Cost effective – longer inspection times usually mean higher costs. By reducing the time taken per inspection, this would bring down the cost. Because of the speed of the UAV inspection, the cost savings are estimated at 50 per cent. The inspection was also conducted with a single team, so no doubling of contractors was required.

Reduced safety risk – rope access involves dangling at height, often in poor weather conditions, in the dark and in close proximity to a track. Using a UAV to conduct an initial inspection immediately removes the need to send a person into a hazardous environment. The results from these inspections demonstrated a UAV is more than capable of completing the job.

Minimised track possessions – to reduce the risk to safety, inspection work is usually undertaken during a track possession however this means operational downtime for the train service. Cyberhawk wanted to highlight how UAVs avoid the need for possessions thus causing less disruption to scheduling. The UAV inspection proved that no track possessions were required.

High quality data – Network Rail also wanted a solution which provided extremely high quality, detailed data which could be used in a variety of formats and for different purposes. The high definition images collected by UAV were a vast improvement on the usual photographs taken, where views can be limited to where the engineer can see and reach. Better quality data allows asset managers to make better, more informed decisions.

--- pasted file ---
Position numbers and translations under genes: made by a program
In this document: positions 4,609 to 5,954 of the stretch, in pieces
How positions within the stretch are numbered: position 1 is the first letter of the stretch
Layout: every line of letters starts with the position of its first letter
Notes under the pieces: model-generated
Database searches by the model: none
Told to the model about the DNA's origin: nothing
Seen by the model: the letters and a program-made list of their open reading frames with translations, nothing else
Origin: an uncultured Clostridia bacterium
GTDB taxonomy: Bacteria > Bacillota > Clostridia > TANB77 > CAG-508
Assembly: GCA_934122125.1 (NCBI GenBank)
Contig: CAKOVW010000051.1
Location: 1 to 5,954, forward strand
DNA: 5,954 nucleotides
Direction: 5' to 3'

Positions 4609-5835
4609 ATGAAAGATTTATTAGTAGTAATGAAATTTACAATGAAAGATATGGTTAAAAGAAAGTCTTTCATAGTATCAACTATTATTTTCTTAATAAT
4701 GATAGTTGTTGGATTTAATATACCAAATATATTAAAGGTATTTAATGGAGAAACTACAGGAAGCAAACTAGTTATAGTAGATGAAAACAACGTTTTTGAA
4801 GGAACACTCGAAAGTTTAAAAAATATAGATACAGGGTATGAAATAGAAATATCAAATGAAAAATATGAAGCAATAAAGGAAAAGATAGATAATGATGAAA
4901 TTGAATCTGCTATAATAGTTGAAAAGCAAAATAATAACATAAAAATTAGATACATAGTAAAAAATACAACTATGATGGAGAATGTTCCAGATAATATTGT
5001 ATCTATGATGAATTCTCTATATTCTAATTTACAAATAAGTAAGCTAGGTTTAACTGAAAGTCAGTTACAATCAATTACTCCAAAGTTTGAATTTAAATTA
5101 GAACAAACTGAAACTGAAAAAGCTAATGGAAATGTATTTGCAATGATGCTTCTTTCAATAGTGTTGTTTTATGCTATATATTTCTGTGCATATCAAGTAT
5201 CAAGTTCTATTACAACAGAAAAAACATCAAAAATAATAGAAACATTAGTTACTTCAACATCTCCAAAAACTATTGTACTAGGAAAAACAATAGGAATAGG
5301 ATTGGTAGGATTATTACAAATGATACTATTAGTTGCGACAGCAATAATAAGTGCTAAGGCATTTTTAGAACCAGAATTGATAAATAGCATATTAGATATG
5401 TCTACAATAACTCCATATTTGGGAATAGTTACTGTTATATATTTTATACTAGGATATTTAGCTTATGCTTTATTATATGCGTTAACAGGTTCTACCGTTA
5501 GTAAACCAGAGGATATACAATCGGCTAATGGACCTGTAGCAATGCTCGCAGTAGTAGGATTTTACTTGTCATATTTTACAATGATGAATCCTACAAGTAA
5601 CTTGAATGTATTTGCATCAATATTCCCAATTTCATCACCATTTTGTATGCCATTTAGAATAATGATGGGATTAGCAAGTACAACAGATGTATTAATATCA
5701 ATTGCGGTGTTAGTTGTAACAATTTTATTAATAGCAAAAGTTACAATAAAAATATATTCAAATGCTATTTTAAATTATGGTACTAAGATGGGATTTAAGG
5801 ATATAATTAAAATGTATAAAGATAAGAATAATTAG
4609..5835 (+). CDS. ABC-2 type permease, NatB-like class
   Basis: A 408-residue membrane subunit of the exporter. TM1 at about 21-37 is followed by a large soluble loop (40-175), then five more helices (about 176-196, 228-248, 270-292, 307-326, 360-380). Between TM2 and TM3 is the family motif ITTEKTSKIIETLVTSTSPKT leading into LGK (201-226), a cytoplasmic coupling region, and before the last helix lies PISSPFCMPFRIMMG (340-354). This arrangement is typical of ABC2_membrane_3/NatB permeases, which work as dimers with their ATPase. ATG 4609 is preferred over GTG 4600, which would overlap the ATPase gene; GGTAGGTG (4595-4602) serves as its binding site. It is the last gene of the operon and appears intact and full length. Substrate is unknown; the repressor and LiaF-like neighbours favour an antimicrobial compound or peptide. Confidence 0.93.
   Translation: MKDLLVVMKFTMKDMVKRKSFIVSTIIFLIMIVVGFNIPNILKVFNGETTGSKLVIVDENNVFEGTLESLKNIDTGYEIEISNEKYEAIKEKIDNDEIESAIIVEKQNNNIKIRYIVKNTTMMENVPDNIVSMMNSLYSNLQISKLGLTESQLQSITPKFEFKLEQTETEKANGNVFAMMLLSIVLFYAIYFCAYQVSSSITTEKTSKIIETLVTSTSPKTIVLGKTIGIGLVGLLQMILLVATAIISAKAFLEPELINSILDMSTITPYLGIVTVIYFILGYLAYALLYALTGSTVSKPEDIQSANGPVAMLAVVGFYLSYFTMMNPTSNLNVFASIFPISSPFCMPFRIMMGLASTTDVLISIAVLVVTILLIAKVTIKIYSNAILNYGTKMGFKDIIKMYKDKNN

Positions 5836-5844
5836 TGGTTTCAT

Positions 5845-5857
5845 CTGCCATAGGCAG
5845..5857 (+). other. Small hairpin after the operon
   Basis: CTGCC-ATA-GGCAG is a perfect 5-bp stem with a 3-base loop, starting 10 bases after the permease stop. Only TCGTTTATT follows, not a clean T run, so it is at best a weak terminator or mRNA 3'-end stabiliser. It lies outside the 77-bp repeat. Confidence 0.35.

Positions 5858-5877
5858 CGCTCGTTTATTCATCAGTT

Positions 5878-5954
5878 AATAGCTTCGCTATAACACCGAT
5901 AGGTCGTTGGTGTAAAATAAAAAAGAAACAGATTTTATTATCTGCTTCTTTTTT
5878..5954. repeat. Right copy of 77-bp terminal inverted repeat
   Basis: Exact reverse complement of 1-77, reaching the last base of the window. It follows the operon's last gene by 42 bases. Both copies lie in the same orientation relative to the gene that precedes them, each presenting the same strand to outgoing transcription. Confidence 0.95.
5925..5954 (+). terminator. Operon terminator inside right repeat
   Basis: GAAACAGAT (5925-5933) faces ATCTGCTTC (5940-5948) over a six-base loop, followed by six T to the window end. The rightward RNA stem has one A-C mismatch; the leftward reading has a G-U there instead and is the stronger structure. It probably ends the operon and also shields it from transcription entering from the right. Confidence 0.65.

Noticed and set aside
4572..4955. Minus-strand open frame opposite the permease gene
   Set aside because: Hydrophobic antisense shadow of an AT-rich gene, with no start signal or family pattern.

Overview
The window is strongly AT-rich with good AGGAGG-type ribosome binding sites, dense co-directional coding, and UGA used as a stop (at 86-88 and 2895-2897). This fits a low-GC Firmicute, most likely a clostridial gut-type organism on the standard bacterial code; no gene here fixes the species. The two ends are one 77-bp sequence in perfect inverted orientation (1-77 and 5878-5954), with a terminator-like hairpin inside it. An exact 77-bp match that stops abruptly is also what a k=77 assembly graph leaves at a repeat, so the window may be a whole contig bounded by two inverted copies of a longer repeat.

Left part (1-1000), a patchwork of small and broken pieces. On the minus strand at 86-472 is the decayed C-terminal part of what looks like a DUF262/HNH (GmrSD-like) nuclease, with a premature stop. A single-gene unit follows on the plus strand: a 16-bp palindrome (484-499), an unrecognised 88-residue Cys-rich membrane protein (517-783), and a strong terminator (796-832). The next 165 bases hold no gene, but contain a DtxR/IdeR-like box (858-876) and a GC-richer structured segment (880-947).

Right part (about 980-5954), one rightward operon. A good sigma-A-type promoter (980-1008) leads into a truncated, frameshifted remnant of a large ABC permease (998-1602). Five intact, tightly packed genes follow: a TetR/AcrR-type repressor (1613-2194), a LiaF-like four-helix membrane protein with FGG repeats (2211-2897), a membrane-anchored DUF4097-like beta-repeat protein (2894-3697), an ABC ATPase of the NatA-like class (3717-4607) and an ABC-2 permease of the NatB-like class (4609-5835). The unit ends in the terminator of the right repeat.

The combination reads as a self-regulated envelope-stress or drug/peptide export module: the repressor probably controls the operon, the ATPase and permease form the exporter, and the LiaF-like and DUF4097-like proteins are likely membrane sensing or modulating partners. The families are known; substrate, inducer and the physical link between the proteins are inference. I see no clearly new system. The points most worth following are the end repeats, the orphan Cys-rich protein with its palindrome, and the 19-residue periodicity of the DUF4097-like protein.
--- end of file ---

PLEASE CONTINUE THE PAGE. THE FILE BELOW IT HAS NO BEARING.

As well as the high-quality photographs, which delivered a 360 degree view clearly showing all defects, Cyberhawk also provided Network Rail with 2D elevations, 3D models and cloud point surveys from data collated during the UAV inspections. This meant an additional benefit of avoiding the need for a separate dimensional survey.

Project feedback
Terry Donaldson, scheme project manager at Network Rail said: “As well as being cost effective, this innovation has reduced the need for track possessions, track access and roped access, reducing safety risk. The quality of the information our asset engineers have received has also been much better than what can normally be produced with standard inspection techniques.”

The trial demonstrated that UAVs have excellent potential as a tool for inspecting arch viaducts in particular, with further UAV inspections being planned. It is recognised that aerial inspections fit into the wider inspection programme, in that they do not replace an engineer with tools undertaking repairs. However, obtaining better imagery allows asset engineers to locate areas of concern and target those first.

The operator is already planning to roll out this inspection solution across thousands of additional large structures.

Phil Buchan is Commercial Director at Cyberhawk Innovations. Cyberhawk is the world’s leading engineering company using unmanned aerial vehicles (UAV) for aerial inspection and surveying, and a pioneer in the development of innovative visual asset management and maintenance software. Cyberhawk has completed more than 25,000 flights and worked in over 30 countries. As well as the rail and infrastructure sectors, the company also operates in utilities, oil and gas and renewables.